A survey of pediatric subspecialists found that 9 in 10 do not follow guidelines from the American Academy of Pediatrics for treating preschoolers with ADHD.
This article was originally published in the Pharmacy Times website.
The “overwhelming majority” of pediatric subspecialists do not comply with guidelines for treating preschoolers with attention-deficit/hyperactivity disorder (ADHD), according to the results of a survey presented on May 4, 2013, at the Pediatric Academic Societies Annual Meeting in Washington, DC. The survey was carried out by researchers from the Cohen Children’s Medical Center of New York.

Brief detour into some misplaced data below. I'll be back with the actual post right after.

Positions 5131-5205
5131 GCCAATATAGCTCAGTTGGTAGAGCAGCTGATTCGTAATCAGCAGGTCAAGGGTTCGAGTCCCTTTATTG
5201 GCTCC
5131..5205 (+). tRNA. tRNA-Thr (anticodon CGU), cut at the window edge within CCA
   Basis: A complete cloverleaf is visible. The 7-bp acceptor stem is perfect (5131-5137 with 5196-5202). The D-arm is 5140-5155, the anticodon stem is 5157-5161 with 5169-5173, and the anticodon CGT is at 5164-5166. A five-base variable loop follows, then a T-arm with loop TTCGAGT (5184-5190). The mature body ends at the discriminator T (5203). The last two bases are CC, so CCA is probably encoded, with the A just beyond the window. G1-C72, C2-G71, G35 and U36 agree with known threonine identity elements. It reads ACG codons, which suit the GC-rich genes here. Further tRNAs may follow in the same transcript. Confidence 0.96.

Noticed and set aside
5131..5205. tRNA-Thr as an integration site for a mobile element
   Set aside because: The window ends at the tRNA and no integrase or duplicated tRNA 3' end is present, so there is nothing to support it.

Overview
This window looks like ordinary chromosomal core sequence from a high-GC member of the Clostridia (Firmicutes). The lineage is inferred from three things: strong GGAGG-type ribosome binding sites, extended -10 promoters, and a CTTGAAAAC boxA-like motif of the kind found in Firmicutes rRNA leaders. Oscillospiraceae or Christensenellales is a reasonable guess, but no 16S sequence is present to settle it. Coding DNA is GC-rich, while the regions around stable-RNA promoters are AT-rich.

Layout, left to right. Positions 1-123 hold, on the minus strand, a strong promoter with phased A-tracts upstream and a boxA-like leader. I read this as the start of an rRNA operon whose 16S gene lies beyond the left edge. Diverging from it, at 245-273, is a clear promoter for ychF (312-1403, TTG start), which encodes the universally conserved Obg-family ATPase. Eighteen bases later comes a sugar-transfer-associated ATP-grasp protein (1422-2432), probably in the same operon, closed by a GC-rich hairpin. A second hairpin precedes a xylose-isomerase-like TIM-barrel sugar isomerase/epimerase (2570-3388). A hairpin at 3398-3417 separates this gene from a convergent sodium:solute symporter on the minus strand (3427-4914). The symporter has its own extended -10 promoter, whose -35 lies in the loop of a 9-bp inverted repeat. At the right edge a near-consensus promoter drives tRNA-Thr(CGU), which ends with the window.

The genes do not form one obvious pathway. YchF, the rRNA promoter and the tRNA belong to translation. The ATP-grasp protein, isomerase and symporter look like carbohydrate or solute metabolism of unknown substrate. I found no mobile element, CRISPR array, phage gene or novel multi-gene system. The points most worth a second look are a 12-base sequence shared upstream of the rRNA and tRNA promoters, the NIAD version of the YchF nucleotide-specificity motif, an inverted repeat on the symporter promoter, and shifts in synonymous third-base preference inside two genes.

According to guidelines from the American Academy of Pediatrics (AAP), preschoolers with ADHD should be treated first with behavioral modification. If this fails, the guidelines call for using methylphenidate as a first-line medication. To determine how well these guidelines are being followed, the researchers sent a questionnaire to a random sample of 3000 US pediatric subspecialists asking how often they recommend behavioral modification training for parents, how often they recommend medication as first- or second-line treatment, and which medication type they tend to prescribe first.
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